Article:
ALOHA FOCUS FOR THE WEEK: AHONUI
Patience; patient, enduring, long suffering; to tolerate. Lit., great breath. (Pukui-Elbert)
To be patient, gentle, kind; forbearance (Andrews)
If I were to ask you to picture in your mind the first woman to become a self-made millionaire, what would she look like? Would you picture a woman from the early 1900s? Would you picture a woman of African heritage born to former slaves? Madam C. J. Walker became a millionaire through a combination of intelligence, perseverance, inventiveness, and ahonui.
Born into poverty, losing her mother at 7, married at 14, and widowed as a single-mother at 16, it would have been easy to underestimate Madam C. J. Walker. However, Walker worked diligently and attended night school, patiently contributing to her eventual success. After developing a scalp disorder that caused her to lose much of her hair, Madam Walker experimented with different home remedies and store-bought hair care treatments. She persevered and eventually invented her own hair care product which she marketed to African American women. Through enduring patience, Madam Walker’s company grew and employed hundreds, uplifting the black community. She became a philanthropist, funding scholarships, charities for the elderly, and contributing to the establishment of the National Association for the Advancement of Colored People (NAACP).
It must be remembered that Madam Walker achieved all of her wealth when very few women owned businesses and independently held power, let alone anyone who was non-white. Madam Walker even encountered resistance from within the black community. While attending the National Negro Business League, an event orchestrated by Booker T. Washington, Walker was shunned from speaking despite other male cosmetics entrepreneurs being given the stage. Through their lauding, Walker showed great forbearance. Recognizing her moment to act, on the last day of the conference, Walker, addressed Washington. She said, “Surely, you are not going to shut the door in my face. I feel that I am in business that is a credit to the womanhood of our race.” The following year, Washington featured Walker as a conference speaker.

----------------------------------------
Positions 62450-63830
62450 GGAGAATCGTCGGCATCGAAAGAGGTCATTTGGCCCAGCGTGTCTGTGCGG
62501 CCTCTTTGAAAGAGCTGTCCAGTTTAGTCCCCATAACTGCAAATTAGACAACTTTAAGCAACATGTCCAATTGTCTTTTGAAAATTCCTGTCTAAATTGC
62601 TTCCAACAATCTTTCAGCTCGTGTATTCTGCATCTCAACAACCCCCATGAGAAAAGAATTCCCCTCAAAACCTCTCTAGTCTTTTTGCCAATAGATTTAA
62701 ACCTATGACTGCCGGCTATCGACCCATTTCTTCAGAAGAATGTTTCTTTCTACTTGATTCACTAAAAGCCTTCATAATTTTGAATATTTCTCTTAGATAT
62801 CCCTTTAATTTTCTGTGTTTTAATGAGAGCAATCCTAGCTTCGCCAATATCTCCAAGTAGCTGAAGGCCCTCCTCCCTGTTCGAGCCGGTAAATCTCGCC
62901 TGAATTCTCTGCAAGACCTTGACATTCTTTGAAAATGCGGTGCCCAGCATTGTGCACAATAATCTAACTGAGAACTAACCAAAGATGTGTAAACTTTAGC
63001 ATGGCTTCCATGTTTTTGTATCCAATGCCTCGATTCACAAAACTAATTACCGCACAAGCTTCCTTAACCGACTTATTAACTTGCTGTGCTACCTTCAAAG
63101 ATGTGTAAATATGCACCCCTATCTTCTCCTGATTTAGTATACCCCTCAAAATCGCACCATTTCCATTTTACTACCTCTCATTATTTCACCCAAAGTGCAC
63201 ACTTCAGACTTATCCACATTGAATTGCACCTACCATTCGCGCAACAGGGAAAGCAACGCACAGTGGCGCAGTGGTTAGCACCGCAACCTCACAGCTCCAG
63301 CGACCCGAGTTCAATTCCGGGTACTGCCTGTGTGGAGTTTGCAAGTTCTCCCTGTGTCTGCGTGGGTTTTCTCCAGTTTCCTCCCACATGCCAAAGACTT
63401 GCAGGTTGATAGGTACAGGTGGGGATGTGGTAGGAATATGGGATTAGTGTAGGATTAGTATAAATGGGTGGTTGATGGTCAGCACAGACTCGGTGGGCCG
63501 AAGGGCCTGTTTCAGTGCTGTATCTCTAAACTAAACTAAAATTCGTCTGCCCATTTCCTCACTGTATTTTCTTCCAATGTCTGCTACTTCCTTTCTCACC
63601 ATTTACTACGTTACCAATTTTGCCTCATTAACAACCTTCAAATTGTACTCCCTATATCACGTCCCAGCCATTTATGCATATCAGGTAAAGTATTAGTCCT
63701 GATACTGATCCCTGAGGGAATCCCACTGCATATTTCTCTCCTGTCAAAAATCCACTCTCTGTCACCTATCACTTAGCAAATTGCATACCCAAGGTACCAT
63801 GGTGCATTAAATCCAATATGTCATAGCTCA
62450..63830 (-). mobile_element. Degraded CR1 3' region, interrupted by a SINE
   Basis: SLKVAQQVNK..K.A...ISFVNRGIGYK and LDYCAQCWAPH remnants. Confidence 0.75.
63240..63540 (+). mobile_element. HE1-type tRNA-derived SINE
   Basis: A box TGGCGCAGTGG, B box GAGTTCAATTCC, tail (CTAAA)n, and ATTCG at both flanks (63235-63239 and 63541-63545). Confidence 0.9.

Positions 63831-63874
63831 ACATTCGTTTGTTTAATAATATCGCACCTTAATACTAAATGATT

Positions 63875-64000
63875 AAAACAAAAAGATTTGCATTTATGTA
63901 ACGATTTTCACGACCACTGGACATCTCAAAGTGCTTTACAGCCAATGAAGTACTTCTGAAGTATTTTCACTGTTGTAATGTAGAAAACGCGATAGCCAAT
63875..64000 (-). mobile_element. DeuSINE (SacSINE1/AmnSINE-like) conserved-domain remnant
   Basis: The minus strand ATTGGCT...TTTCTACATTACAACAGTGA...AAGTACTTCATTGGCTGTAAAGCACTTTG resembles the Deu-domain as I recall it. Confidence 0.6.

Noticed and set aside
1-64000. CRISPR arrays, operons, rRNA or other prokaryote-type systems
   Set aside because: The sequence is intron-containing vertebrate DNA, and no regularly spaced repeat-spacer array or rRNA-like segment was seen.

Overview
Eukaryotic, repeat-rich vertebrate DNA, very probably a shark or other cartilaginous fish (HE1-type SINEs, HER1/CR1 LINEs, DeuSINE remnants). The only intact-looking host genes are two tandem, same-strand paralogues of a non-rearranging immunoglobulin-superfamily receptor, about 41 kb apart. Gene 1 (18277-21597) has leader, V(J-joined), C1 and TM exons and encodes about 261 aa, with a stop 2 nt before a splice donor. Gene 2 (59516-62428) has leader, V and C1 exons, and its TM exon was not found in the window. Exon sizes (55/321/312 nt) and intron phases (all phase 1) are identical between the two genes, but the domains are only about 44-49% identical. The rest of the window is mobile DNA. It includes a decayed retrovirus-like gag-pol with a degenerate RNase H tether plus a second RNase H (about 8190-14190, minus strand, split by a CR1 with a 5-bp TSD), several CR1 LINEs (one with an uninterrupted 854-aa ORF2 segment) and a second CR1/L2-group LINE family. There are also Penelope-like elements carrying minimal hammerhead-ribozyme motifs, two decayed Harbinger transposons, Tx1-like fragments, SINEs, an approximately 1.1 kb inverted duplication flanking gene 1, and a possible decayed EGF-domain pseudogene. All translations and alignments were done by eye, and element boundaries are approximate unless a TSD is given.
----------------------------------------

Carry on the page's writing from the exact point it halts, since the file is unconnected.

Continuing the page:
Given her humble beginnings, some might attribute Madam Walker’s success to luck. Yet, that diminishes her dedication to educating herself, the hard work she put in, her entrepreneurial skills, her inventiveness, and strength of character. Madam Walker recognized the opportunities that laid before her, even if the rewards would not be immediately reaped. She showed more than patience. She showed forbearance. This is, as Aunty Pilahi Paki taught Pono Shim, is to be ahonui.
To show AHONUI,
- Take a deep and cleansing breath – aho;
- Observe what’s around you and ask yourself:
- Is this the right time to act? Or would it be better to wait?
5 PURSUITS of AHONUI:
Inspired by Gholdy Muhammad
IDENTITY: If you could start a business, what would it sell or provide to the public?
SKILLS: How might have Madam Walker used the engineering design process to become a successful business owner?
INTELLECT: What is an entrepreneur? How does one pursue this career?
CRITICALITY: Madam Walker was a philanthropist using her wealth and power to fight against discrimination while helping others become educated and lift themselves out of poverty. Who in our community does similar philanthropic work?
JOY: Your challenge for this week is to bring joy to yourself by showing ahonui and accomplishing something using patience and perseverance.
MAHALO NUI LOA: Color Run
A huge thank you goes out to Tammy Shigezawa, Misty Taniguchi, Dee Fujinaka and all of our Color Fun Run organizing committee along with our volunteers and to all those who contributed to it’s success. The students thoroughly enjoyed the experience, bouncing through the inflatables, squirting water at our administrators, dodging obstacles, and running through a cloud of colors launched by our volunteers. Further, with your support, we raised over $40,000 to upgrade our cafeteria stage and sound system. Mahalo nui loa to all that generously support our school.
|Wed, Mar 29, 2023||4:30 PM School Community Council Meeting|
|Sat, Apr 1, 2023||8:30am – 11:30am Campus Beautification|